Health Care Ethics (Master’s & Certificate Program)

The Department of Religion, Health and Human Values is currently not accepting applications for the Master of Arts in Health Care Ethics program or the Certificate of Graduate Study in Health Care Ethics program at this time.

If you would like to apply in the future, please contact the College of Health Sciences at

The Department of Religion, Health and Human Values is a practitioner-educator department and is a part of both the hospital and the university. As practitioner-educators, members of the faculty and staff are engaged in both the clinical delivery of care and the education of health care professionals. We provide the programs and resources for the study of human values, including ethics, spirituality, death and dying, as well as pastoral counseling and preparation for careers in health care ethics and clinical chaplaincy at Rush University. We are the home of Chaplaincy Services and the Ethics Consultation Service.

About Research in Religion, Health & Human Values

Our research has been supported by departmental and university funds. We have also received more than $500,000 in grants from other agencies, including the National Institute on Aging, the Fetzer Institute, and the E. Rhodes and Leona B. Carpenter Foundation. Our research has been recognized with awards from the Association for Clinical Pastoral Education, the Council on Ministry in Specialized Settings, and the Joint Council on Research in Pastoral Care and Counseling.

Collaboration is a hallmark of our research program. Some of our research partners are colleagues in other departments at Rush University Medical Center including Behavioral Medicine, Psychiatry, Preventive Medicine, and Physical Medicine and Rehabilitation. We also work with colleagues from other medical centers such as Northwestern University Medical Center and the University of Chicago Medical Center. Some of our recent research partners are the American Cancer Society and the Hastings Center.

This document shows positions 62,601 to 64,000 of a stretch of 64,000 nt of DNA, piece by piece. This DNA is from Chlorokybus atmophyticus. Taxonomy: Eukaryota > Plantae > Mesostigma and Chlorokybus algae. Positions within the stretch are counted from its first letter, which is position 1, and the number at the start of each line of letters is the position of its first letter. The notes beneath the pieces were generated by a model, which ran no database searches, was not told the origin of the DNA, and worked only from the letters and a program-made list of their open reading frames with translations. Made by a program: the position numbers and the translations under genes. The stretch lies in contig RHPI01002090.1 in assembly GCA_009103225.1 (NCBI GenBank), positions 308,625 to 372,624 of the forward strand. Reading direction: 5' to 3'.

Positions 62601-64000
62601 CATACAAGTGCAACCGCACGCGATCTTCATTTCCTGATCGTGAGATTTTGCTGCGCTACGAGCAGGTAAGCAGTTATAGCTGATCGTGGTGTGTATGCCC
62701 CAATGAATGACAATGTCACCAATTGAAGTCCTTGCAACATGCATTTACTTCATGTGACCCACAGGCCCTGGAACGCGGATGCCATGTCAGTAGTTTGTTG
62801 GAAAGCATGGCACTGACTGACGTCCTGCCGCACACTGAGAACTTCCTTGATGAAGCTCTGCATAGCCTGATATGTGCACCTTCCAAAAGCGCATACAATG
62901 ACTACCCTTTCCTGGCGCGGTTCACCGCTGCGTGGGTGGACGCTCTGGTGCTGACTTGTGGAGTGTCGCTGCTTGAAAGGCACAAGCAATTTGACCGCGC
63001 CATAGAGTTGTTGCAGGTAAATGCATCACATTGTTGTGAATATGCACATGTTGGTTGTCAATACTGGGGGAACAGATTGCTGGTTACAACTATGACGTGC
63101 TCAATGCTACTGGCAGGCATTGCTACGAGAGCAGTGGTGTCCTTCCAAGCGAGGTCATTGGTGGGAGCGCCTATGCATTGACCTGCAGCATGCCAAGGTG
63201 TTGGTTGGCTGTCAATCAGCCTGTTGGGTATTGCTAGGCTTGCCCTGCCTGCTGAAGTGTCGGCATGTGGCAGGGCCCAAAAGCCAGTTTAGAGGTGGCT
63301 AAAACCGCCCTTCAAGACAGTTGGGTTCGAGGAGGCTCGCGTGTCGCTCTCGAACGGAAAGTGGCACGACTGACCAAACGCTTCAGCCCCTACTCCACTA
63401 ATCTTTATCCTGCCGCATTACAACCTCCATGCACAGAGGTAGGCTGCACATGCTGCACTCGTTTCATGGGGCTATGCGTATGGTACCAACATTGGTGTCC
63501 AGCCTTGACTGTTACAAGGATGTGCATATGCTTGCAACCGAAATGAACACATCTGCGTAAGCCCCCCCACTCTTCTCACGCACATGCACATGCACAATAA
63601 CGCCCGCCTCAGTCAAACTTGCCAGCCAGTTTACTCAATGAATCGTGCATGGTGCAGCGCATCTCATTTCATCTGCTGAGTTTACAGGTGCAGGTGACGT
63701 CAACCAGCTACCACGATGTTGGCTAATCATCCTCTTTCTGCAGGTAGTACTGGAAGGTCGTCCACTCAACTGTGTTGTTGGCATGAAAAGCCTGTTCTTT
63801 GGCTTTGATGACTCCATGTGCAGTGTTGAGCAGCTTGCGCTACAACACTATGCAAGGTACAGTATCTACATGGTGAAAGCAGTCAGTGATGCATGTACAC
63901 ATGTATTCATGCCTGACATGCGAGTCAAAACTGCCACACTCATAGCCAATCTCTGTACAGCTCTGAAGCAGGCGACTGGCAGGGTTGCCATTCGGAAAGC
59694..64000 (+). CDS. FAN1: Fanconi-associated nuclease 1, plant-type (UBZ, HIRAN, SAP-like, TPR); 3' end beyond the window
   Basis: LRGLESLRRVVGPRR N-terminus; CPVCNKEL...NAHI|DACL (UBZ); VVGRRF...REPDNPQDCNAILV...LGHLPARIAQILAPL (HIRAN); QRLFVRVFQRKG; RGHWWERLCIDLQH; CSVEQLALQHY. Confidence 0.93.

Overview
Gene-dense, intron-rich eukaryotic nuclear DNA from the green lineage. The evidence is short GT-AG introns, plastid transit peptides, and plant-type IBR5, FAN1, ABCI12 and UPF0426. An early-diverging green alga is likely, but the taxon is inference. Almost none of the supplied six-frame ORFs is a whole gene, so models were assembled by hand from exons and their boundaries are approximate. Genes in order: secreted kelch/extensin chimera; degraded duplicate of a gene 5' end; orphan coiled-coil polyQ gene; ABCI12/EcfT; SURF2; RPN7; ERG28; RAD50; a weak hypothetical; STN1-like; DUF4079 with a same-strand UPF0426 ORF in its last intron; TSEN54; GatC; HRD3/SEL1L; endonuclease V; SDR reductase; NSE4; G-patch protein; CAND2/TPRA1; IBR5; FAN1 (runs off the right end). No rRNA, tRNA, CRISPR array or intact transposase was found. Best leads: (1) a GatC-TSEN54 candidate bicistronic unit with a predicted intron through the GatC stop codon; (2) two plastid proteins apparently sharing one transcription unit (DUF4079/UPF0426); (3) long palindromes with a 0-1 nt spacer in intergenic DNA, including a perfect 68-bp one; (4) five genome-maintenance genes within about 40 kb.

Our research is focused in the following areas:

Religious and Spiritual Coping with Illness Many patients turn to religious or spiritual beliefs and practices for consolation and assistance in response to a crisis. Some individuals are able to find the solace and support they seek in their faith, but others are not, and a time of religious/spiritual struggle may follow. In many cases this period of religious/spiritual struggle is brief; however, there are some for whom the struggle endures. Our research seeks to improve our understanding of religion in coping with illness, both its positive and negative elements, in order to inform spiritual interventions by chaplains and other health care providers.

Race/Ethnicity Related to Religion and Spirituality There are racial/ethnic differences in religion and spirituality. We seek to understand how these differences influence the relationship between religion/spirituality and health.

Religion, Spirituality, and Wellness There is growing evidence that religion/spirituality can be a protective factor against disease. We are also engaged in research in this area.

Health Care Chaplaincy and Clinical Pastoral Education Our research examines the work of health care chaplains. We have developed and tested curricula designed to help health care chaplains become research literate. We have also examined Clinical Pastoral Education programs, including evidence leading to their effectiveness.

Spiritual Assessment Our department has long been recognized, nationally and internationally, as a leader in the explicit assessment of spiritual needs and resources. We have played a leading role in developing models for spiritual screening and spiritual assessment.

Measurement of Religion and Spirituality Research about the relationship between religion/spirituality and health depends on good measures of religion and spirituality. Our research includes psychometric studies of several of the key instruments used in measuring religion/spirituality.

Other Some of our research investigates factors that may influence health beyond religion and spirituality.